Feisty plaintiff spars with lawyer for transit police officer accused of assault

By Susan Lazaruk, The Province September 17, 2014


A White Rock construction worker allegedly assaulted by two transit police officers — who were also charged with fabricating evidence in the case — told their trial he did nothing to deserve the pepper-spraying and arrest.

Consts. Bruce Shipley and Alfred Wong were in Provincial Court in Vancouver on Wednesday for their trial on charges of assault, fabrication of evidence, two counts each of public mischief and breach of trust by a public officer.

The two officers are accused of assaulting Jordan Dyck, 29, on Feb. 9, 2012, on the Seymour Street steps of Granville Station and of altering their report into the incident.

Under questioning by Shipley’s lawyer, David Butcher, a combative Dyck said he was polite when he was first approached by Shipley, who told him he fit the description of someone in that area who was in distress.

“I’m going to suggest that you were aggressive and angry,” said Butcher.

“I’m going to suggest you’re wrong,” shot back Dyck.

Dyck, dressed in an orange and black plaid shirt and black tie, admitted he kicked the officers in the legs during the arrest — photos of the officers’ bruised legs were entered into evidence — but he said, “my legs were getting kicked, too.”

He also agreed with a suggestion the officers would not have been able to arrest him if they hadn’t pepper-sprayed him.

“Fair enough,” he said. “Mr. Wong did that for his own safety purposes.”

Butcher challenged Dyck’s admission on Wednesday that he knew the two officers, both in plain clothes that day, were officers, noting he told Crown prosecutor Lionel Yip the day before that he thought they were “muggers and robbers.”

“I had both of these scenarios in my mind at the time and either one wasn’t good,” said Dyck.

While Butcher was reviewing his notes in preparation for the next question, Dyck said: “You want to know what I think? I think you guys are just bailing water out of a sinking ship.”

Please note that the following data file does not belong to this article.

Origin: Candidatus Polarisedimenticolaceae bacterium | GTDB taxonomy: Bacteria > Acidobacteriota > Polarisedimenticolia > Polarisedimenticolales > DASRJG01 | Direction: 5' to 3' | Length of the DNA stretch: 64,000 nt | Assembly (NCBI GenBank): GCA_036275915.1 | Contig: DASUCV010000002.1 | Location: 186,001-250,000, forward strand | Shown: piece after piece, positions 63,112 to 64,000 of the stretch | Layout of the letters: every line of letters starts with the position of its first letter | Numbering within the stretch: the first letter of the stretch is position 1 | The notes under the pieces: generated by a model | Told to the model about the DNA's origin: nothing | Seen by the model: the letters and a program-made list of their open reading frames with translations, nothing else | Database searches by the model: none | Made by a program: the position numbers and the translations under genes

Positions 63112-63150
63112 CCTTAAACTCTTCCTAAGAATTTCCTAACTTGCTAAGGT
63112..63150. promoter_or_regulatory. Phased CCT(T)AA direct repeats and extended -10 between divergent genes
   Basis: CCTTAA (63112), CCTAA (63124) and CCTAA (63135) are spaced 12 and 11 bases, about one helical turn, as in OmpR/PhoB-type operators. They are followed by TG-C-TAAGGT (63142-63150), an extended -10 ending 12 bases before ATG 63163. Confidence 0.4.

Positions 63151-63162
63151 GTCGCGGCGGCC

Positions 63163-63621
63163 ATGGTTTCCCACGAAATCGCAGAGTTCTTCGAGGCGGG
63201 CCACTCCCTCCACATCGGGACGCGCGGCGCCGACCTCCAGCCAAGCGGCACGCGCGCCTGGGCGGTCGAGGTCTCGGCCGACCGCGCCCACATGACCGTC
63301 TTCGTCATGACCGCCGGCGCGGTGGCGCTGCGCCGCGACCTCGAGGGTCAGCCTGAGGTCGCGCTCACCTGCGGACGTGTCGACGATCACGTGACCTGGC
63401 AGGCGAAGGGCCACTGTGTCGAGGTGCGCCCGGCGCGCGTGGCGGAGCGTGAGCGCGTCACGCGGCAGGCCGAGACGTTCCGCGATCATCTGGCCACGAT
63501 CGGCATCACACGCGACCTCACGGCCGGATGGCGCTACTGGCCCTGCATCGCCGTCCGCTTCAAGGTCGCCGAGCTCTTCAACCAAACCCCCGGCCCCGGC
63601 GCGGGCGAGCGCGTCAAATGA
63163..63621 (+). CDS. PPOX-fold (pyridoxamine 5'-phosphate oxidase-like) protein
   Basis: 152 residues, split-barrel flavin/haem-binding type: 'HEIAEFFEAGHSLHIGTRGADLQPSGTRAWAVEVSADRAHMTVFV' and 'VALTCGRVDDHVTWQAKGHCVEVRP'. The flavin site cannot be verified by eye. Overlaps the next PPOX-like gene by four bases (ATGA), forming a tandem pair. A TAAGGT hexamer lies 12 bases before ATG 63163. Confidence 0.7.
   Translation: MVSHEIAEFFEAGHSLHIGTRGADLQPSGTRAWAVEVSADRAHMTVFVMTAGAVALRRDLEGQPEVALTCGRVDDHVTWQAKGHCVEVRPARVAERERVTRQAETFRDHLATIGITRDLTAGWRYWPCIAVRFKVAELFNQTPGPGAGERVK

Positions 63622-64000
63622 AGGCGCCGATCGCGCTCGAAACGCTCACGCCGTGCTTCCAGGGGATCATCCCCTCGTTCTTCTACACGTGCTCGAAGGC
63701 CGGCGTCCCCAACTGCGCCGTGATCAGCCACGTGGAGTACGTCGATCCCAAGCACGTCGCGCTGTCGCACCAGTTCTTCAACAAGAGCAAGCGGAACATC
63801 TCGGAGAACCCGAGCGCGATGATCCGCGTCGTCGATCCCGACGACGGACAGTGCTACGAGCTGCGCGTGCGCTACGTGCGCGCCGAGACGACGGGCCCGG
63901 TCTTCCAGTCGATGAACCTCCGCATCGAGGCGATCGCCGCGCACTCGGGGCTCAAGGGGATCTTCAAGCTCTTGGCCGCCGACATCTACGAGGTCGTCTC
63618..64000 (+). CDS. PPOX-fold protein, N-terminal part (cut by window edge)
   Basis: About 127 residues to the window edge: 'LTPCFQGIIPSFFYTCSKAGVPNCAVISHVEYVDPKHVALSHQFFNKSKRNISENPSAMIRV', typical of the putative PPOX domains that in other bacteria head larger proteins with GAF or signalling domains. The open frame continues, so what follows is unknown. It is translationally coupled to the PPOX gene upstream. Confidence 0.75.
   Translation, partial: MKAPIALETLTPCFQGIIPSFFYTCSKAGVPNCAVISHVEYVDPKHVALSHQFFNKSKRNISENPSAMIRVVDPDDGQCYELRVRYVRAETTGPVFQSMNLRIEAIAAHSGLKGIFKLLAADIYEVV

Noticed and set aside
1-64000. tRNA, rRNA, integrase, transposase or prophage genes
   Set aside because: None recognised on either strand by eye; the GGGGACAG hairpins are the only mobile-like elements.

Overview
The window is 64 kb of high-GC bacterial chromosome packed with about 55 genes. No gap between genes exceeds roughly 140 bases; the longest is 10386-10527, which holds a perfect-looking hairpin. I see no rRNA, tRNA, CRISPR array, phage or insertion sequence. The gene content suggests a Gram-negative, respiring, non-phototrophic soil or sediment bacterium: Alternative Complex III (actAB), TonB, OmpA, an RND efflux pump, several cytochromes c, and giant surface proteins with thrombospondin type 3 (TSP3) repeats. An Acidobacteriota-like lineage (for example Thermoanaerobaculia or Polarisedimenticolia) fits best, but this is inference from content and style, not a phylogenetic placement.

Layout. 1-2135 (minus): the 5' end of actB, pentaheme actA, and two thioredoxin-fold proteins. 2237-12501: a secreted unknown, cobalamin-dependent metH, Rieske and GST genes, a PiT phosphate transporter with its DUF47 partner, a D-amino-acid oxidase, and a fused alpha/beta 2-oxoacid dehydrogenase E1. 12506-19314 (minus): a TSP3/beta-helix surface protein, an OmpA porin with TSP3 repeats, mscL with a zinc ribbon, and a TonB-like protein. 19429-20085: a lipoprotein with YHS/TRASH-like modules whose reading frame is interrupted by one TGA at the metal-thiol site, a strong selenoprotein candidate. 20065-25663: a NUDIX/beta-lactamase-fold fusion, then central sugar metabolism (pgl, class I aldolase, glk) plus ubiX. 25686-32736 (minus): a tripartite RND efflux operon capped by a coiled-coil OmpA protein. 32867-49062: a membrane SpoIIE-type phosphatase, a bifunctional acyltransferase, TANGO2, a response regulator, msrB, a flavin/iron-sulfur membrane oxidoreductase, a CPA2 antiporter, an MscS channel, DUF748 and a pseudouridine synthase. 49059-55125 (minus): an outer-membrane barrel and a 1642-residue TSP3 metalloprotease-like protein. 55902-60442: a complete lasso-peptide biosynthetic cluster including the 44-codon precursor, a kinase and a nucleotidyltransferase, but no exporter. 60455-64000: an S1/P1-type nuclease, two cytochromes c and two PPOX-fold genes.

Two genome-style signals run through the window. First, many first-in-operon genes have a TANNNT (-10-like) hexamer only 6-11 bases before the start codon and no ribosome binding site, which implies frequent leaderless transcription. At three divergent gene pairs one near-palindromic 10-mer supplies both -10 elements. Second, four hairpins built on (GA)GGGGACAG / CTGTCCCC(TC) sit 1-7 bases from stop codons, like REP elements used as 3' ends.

Asked how Shipley had “pushed his buttons,” Dyck said by telling him he would be detained for 48 hours, to stand and face the wall and that he was under arrest for causing a disturbance.

When asked what else pushed his buttons, Dyck answered that an ex-roommate’s repeated failure to clean his cat’s litter box did.

Butcher paused and said: “Are you on medication now?”


“Have you ever been on medications?”

“No,” replied Dyck. “Are you suggesting that I should be?”

Outside court, Dyck said the only defence the officers’ lawyers had was to ask him if he needed psychiatric care. “Make sure you put that in the story.”

He told The Province the officers “kept insisting I was causing a disturbance” the day of the alleged assault. “They kept pestering me until the point I finally told them what was on my mind. I started getting annoyed, one thing led to another and the next thing you know I’m under arrest for whatever reason and I put up a struggle,” leading to him being pepper-sprayed.

“I’ll never forget the burning,” he said.

He said it was unfortunate TransLink’s surveillance tapes, which were played in court on Tuesday, aren’t available to the public.

“It will show what really happened,” said Dyck outside court.

A Province application to receive a copy of the surveillance video to post online showing the events leading up to and including the struggle and arrest was dismissed in court by Judge Reg Harris, a former Vancouver police officer. He didn’t provide a reason.

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